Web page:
The legality of sanctions pronounced against Iraq by the United Nations security council on August 2, 1990 cannot be disputed. The government of Saddam Hussein had illegally invaded Kuwait and had to pay for the consequences. Why this happened and whether it and the subsequent war of 1991 could have been avoided remains a subject of historic discourse. The following is a review of the impact of international sanctions policy on a nation and the options the UN security council had between 1991 and 2003 wars to avert one of the most serious human catastrophes of modern times.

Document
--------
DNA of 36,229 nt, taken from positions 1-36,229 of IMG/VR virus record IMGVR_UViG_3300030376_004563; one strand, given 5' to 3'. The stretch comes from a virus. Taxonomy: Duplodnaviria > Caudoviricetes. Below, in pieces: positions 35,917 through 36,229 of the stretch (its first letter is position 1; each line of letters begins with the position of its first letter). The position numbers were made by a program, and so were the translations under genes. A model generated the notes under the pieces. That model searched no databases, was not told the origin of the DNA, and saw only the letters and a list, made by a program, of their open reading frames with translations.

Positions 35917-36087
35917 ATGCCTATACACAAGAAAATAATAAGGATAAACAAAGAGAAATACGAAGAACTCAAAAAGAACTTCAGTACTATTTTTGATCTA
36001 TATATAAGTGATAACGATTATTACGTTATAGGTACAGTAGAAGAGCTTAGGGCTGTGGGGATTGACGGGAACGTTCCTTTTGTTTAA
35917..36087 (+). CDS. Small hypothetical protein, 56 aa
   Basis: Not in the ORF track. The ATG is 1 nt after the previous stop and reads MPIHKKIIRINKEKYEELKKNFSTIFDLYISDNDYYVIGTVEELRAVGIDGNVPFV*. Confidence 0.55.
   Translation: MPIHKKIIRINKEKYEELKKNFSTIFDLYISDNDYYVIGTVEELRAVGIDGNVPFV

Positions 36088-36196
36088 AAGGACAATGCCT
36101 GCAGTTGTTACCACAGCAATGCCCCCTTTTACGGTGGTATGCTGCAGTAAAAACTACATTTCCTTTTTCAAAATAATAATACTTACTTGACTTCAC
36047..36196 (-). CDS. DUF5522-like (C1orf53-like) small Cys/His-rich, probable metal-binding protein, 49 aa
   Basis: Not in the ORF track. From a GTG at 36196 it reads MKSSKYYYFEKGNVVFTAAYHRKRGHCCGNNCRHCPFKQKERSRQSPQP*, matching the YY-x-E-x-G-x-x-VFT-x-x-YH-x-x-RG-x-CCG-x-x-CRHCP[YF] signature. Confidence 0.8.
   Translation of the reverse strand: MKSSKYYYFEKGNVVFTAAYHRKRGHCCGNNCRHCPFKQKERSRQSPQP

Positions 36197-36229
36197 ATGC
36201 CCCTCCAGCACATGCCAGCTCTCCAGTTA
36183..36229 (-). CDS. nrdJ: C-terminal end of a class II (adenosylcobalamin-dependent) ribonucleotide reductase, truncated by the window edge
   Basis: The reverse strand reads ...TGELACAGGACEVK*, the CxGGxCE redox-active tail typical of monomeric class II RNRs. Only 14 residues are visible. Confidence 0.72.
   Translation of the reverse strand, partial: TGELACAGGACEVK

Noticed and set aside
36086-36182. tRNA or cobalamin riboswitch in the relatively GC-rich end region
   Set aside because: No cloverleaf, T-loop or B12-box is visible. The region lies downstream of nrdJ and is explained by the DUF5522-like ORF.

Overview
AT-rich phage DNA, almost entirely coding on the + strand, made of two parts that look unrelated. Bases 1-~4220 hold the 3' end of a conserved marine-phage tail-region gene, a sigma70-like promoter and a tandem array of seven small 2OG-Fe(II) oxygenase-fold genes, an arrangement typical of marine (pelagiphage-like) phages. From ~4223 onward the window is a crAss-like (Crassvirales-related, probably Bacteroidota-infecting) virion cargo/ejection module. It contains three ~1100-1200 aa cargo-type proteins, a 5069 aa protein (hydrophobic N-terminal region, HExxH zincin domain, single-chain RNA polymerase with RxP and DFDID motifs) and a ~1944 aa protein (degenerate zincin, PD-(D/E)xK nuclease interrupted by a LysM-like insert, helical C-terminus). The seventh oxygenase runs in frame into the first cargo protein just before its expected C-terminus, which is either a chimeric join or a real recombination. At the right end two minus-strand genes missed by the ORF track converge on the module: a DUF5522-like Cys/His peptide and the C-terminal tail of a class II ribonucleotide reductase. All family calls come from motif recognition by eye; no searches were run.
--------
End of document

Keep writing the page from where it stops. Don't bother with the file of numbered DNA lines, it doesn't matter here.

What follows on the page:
On May 22, 2003, the UN security council passed resolution 1483,1 thereby ending the most comprehensive economic sanctions ever imposed on a country by the UN. These sanctions covered every aspect of individual and national life. They froze government and personal accounts abroad, forbade foreign direct investment and blocked the overhaul of industry, including the oil sector. During the first five years of sanctions, Iraq was not permitted to export oil and gas. Iraq, classified in the late 1980s by the World Bank as a threshold country with good prospects of joining the group of well-to-do nations, was relegated overnight to the status of a disabled welfare recipient. Its citizens had to pay the heavy price of destitution for the political dispute between the government of Saddam Hussein and the US/UK-led UN security council.